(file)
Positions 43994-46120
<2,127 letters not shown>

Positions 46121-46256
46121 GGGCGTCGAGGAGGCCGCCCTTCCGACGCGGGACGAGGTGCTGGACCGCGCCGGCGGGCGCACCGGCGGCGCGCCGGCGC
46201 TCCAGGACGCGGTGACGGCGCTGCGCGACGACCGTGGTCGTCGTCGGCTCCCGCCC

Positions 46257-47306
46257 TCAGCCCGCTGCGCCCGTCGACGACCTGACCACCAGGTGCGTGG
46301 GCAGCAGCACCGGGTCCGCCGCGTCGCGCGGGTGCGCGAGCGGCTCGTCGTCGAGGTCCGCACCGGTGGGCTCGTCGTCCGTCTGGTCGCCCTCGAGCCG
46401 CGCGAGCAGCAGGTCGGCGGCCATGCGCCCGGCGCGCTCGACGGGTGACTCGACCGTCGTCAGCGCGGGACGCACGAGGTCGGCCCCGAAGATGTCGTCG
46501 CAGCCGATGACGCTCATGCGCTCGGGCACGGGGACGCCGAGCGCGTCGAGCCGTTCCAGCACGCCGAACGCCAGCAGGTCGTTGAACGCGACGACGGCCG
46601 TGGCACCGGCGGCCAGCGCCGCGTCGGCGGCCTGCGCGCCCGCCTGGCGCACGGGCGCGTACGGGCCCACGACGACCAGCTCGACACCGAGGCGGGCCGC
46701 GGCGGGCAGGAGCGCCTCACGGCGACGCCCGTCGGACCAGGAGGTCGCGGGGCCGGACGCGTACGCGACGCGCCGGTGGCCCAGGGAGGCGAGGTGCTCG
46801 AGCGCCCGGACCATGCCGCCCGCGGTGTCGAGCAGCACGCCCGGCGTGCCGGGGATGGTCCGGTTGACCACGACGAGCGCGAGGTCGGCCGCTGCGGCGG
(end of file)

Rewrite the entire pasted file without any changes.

Positions 43994-46120
<2,127 letters not shown>

Positions 46121-46256
46121 GGGCGTCGAGGAGGCCGCCCTTCCGACGCGGGACGAGGTGCTGGACCGCGCCGGCGGGCGCACCGGCGGCGCGCCGGCGC
46201 TCCAGGACGCGGTGACGGCGCTGCGCGACGACCGTGGTCGTCGTCGGCTCCCGCCC

Positions 46257-47306
46257 TCAGCCCGCTGCGCCCGTCGACGACCTGACCACCAGGTGCGTGG
46301 GCAGCAGCACCGGGTCCGCCGCGTCGCGCGGGTGCGCGAGCGGCTCGTCGTCGAGGTCCGCACCGGTGGGCTCGTCGTCCGTCTGGTCGCCCTCGAGCCG
46401 CGCGAGCAGCAGGTCGGCGGCCATGCGCCCGGCGCGCTCGACGGGTGACTCGACCGTCGTCAGCGCGGGACGCACGAGGTCGGCCCCGAAGATGTCGTCG
46501 CAGCCGATGACGCTCATGCGCTCGGGCACGGGGACGCCGAGCGCGTCGAGCCGTTCCAGCACGCCGAACGCCAGCAGGTCGTTGAACGCGACGACGGCCG
46601 TGGCACCGGCGGCCAGCGCCGCGTCGGCGGCCTGCGCGCCCGCCTGGCGCACGGGCGCGTACGGGCCCACGACGACCAGCTCGACACCGAGGCGGGCCGC
46701 GGCGGGCAGGAGCGCCTCACGGCGACGCCCGTCGGACCAGGAGGTCGCGGGGCCGGACGCGTACGCGACGCGCCGGTGGCCCAGGGAGGCGAGGTGCTCG
46801 AGCGCCCGGACCATGCCGCCCGCGGTGTCGAGCAGCACGCCCGGCGTGCCGGGGATGGTCCGGTTGACCACGACGAGCGCGAGGTCGGCCGCTGCGGCGG